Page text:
Today's Modern Prenup

Last week, the world learned about the Ben Affleck and Jennifer Garner divorce and how they announced their split, one day after their 10-year wedding anniversary. If you read the tabloids, it looked like the announcement was coming for a while, and it seems clear that the timing of the divorce, initiated by Garner, was more than a coincidence.

Under California's divorce law, Family Code Section 4336(a), a marriage of ten years is considered a marriage of long duration, meaning it can have an impact on the amount and length of spousal support.

With Ben and Jen, there is another possibility: their prenuptial agreement may have offered a monetary benefit that kicks in after the couple's ten-year anniversary.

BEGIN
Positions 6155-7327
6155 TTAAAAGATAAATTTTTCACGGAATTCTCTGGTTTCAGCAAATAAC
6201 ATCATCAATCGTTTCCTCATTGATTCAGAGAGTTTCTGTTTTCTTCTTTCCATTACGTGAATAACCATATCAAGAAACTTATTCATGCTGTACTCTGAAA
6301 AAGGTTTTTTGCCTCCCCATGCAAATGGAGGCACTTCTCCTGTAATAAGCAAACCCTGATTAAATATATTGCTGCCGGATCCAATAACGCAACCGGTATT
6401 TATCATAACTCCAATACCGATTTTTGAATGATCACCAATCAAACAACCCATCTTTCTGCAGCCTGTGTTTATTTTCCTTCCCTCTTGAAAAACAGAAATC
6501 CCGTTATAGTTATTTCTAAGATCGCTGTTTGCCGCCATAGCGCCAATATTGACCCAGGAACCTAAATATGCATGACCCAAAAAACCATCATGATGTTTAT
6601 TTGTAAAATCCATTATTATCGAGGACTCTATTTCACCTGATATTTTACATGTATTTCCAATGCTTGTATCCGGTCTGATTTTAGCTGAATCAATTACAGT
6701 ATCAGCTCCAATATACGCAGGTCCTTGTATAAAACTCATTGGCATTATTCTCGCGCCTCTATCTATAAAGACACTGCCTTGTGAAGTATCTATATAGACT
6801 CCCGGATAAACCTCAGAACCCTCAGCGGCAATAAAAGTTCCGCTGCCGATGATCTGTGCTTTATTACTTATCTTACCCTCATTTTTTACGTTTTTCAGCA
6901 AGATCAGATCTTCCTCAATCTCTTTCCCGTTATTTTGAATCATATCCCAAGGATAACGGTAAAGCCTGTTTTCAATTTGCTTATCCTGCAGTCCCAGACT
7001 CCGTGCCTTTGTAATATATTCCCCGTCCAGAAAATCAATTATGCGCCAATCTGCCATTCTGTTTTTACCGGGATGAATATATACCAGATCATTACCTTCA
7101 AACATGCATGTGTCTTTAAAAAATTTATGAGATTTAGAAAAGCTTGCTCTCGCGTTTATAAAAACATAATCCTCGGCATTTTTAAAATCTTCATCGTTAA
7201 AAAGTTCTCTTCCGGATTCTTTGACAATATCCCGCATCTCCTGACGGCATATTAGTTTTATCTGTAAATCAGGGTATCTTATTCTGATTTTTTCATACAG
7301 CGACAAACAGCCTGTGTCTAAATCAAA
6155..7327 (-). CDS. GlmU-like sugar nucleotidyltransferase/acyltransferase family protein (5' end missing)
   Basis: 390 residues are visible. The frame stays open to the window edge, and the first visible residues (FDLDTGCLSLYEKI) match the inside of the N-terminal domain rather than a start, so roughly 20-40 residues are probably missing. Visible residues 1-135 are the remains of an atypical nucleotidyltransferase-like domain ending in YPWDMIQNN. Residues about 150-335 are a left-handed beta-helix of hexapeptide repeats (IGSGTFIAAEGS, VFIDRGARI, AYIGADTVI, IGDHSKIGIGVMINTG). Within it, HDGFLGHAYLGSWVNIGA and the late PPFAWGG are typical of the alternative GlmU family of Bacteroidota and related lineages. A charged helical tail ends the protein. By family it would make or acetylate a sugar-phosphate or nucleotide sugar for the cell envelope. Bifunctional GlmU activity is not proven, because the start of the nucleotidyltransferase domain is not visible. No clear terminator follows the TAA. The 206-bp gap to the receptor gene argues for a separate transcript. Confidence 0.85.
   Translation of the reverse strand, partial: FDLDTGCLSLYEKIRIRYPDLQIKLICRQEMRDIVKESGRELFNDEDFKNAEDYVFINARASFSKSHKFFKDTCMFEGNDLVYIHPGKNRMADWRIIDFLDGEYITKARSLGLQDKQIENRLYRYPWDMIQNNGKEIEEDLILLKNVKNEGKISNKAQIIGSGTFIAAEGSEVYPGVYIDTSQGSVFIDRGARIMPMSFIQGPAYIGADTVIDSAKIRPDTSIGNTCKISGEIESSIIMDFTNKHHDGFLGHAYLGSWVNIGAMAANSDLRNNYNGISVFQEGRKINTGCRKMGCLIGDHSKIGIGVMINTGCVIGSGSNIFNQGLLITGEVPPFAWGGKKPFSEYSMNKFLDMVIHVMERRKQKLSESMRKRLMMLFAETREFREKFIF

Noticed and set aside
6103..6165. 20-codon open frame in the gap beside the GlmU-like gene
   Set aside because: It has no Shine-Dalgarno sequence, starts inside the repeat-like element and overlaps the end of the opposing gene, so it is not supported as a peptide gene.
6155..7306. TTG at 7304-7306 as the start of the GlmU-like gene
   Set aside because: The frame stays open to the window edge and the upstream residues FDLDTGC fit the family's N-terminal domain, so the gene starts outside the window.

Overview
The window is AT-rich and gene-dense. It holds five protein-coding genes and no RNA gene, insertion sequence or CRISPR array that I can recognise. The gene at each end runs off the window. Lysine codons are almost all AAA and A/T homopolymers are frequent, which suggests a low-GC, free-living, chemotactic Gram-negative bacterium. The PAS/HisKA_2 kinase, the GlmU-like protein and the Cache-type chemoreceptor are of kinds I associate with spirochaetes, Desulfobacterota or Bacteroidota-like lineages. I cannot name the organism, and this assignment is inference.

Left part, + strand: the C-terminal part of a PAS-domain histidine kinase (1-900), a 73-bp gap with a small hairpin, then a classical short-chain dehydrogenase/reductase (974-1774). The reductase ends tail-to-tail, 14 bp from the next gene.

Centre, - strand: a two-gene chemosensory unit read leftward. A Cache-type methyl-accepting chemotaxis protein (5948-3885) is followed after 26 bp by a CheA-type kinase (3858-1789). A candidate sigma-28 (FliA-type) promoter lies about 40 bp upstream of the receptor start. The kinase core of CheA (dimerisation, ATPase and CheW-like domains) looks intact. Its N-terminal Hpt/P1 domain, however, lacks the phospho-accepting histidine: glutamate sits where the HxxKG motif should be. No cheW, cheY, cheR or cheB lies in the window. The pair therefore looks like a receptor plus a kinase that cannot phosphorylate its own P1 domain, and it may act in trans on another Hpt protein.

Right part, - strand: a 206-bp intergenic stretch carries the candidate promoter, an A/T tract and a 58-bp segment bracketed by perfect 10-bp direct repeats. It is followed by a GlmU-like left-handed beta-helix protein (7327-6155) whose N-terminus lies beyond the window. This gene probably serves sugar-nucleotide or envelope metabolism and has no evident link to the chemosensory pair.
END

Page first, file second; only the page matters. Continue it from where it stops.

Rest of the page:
Prenuptial Agreements Have Risen in Recent Years

According to a survey by the American Academy of Matrimonial Lawyers, there has been a 63% increase in prenuptial agreements in recent years. Many attorneys expect that the Supreme Court's ruling on same-sex marriages at the end of June will lead to a spike in prenuptial agreements among gay and lesbian couples.

Essentially, the wealthier the client, the more likely they are to get a prenup.

A prenup can include a provision that upon divorce, the lower-earning spouse receives a certain amount of money for each year of marriage. It's not uncommon for a spouse to receive from $5,000 a year to $100,000 for each year married.

In any case, it's important that you learn what your partner has and doesn't have. Issues regarding child support and child custody cannot be addressed in a prenuptial agreement, the family court decides.

Do you due diligence, and don't hide anything. The top reasons why prenups don't hold up in court is because of 1) hidden assets, and 2) a last minute signing of an agreement. It's best to give yourselves six months to complete an iron-clad prenup.

Contact Claery & Hammond, LLP for a free case evaluation!